Rediscovering Diamond Teeth Mary

Diamond Teeth Mary

The Matheson History Museum will spotlight the story of Diamond Teeth Mary with a presentation by award-winning journalist Pete Gallagher on Thursday, April 23, 2015 from 6-8 pm. Diamond Teeth Mary is one of the many women who contributed to the blues genre. She sang and toured with many blues pioneers including Billie Holiday, Ray Charles and Bessie Smith. Her story will be brought to life by Pete Gallagher, who managed the comeback career of Diamond Teeth Mary. This event will feature a screening of Diamond Teeth Mary, a brief documentary written and produced by Pete Gallagher. About Diamond Teeth Mary:Many modern musician learn to play the blues by studying the masters. However, Diamond Teeth Mary learned to play blues by living them. Diamond Teeth Mary was originally named Mary Smith. Her half-sister was Bessie Smith, who continues to be known as the Empress of Blues. At the age of 13, Mary disguised herself as a young boy and joined the circus to escape her hometown. During the 1920s and 1930s Diamond Teeth Mary toured with some of the most notable blues musicians of the Twentieth Century. She inspired Johnny Copeland, John Lee Hooker, and Big Mama Thornton to become musicians. She performed at Carnegie Hall, the White House, the Apollo Theatre and the Cotton Club. She also toured Europe with the United Service Organization. In 1960, she settled in Bradenton, Florida, and she traded her blues for gospel. She gave up her nightclub engagements and became a star at local church events. For decades, many thought her career in music had ended. However, in the 1980s, she was discovered by Pete Gallagher, who brought her on to the National stage. After her absence she went on to perform at the Smithsonian's American Folklife Festival, sang for President Reagan at the White House, and embarked on a tour throughout Europe. A play about her life premiered at the Florida Folk Festival in 2000. Her gowns were later put on display in the Museum of Florida History and the Memphis Blues Museum.About Pete Gallagher:Pete Gallagher has been involved in Florida preservation pursuits since he graduated from the University of Florida in 1972. He has been nominated three times for the Pulitzer Prize. He won the Robert F. Kennedy award for his work investigating the trial of James Richardson, a farm worker who was wrongfully accused of murder. His reports exposed the tragedy of Rosewood, an African American town that was razed to the ground in January 1923. Many newspaper reports blamed the destruction of the town on a race riot that was instigated by African Americans. Gallagher spent 15 years working for Chief Jim Billie at the Seminole Tribe of Florida. Pete was winner of the first Will McLean Poetry Contest, and is a two-time winner in the Live-Arts Peninsula Foundation’s “Floridian” songwriting contest. Pete is currently the host of the Florida Folk Show on WMNF Radio and a special projects writer for the Seminole Tribe of Florida.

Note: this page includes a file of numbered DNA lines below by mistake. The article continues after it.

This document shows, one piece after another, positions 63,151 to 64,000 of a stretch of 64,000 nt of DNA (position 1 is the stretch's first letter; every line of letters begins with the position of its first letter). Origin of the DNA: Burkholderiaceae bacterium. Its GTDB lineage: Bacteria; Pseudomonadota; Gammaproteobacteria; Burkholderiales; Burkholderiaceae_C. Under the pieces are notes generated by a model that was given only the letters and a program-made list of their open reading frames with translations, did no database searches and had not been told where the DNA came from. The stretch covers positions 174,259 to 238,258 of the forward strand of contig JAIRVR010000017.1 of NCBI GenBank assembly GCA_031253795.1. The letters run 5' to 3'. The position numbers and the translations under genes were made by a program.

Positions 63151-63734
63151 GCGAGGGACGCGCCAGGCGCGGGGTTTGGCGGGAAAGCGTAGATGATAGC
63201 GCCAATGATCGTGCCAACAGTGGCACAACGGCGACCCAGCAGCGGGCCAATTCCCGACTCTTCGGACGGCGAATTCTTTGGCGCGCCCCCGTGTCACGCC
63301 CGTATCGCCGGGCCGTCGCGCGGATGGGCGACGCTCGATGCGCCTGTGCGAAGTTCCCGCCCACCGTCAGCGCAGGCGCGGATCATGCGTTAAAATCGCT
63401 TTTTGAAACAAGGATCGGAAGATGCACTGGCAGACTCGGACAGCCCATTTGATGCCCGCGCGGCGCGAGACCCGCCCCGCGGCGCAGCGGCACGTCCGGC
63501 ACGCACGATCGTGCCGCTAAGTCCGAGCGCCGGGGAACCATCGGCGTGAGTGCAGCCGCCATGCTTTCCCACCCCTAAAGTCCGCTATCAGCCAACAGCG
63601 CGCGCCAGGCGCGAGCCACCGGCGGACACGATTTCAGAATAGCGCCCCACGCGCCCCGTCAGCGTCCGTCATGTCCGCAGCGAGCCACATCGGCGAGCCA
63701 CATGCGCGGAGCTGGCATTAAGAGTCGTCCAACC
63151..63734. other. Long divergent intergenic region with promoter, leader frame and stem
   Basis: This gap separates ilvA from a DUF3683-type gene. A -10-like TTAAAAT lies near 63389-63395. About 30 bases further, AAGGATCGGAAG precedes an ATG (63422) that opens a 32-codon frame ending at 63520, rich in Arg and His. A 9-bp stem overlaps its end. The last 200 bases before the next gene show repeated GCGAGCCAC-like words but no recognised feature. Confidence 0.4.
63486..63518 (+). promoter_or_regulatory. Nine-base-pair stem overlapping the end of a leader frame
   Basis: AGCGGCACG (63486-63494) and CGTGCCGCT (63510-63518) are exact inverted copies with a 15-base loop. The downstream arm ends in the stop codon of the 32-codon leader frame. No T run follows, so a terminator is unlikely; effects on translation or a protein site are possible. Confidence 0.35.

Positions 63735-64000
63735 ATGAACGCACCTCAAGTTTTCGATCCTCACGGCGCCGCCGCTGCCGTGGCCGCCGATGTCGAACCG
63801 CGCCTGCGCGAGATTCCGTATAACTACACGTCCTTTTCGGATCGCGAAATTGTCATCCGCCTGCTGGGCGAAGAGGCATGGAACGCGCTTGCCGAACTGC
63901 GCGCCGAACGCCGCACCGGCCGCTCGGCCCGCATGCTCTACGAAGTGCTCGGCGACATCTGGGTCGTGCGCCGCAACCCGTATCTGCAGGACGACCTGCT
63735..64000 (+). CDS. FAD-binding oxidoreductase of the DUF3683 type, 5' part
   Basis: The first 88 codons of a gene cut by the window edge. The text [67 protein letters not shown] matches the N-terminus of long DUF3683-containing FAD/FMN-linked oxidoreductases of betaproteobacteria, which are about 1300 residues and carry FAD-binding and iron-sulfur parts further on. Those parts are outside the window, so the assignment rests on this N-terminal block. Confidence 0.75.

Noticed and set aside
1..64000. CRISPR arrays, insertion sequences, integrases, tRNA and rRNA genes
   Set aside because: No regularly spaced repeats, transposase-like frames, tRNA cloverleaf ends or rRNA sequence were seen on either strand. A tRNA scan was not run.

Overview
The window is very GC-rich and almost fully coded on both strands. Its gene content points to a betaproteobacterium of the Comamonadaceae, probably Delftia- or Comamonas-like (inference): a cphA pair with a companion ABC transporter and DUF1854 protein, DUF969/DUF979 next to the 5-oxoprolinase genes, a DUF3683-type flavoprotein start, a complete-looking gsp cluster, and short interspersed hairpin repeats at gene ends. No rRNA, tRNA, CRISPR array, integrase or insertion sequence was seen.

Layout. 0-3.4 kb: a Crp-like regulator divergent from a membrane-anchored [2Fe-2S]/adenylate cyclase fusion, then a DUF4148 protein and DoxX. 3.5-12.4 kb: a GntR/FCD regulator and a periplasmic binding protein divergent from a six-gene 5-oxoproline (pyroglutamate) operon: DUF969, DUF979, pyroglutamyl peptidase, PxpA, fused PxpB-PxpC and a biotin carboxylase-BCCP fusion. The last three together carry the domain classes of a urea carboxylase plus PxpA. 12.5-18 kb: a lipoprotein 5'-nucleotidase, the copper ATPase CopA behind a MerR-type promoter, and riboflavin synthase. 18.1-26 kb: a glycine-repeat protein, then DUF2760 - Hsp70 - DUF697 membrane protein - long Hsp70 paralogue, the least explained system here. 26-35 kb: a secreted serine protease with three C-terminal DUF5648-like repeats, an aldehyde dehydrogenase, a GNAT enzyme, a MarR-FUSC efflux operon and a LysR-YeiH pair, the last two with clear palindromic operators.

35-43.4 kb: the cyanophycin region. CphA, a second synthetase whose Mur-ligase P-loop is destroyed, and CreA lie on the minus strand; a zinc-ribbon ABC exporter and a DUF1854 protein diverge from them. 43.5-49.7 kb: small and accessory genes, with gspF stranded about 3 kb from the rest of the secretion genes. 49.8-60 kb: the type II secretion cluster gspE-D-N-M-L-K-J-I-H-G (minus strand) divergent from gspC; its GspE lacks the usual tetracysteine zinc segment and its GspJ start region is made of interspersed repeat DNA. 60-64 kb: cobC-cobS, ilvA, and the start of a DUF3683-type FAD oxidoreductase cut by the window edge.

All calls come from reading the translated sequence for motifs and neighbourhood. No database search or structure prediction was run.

Date and Time:

6:00pm - 9:00pm April 23, 2015 - April 23, 2015


Matheson History Museum
513 East University Avenue
Gainesville, FL 32601

Event Repeat Summary:

Contact Information:

Stephanie Pastore


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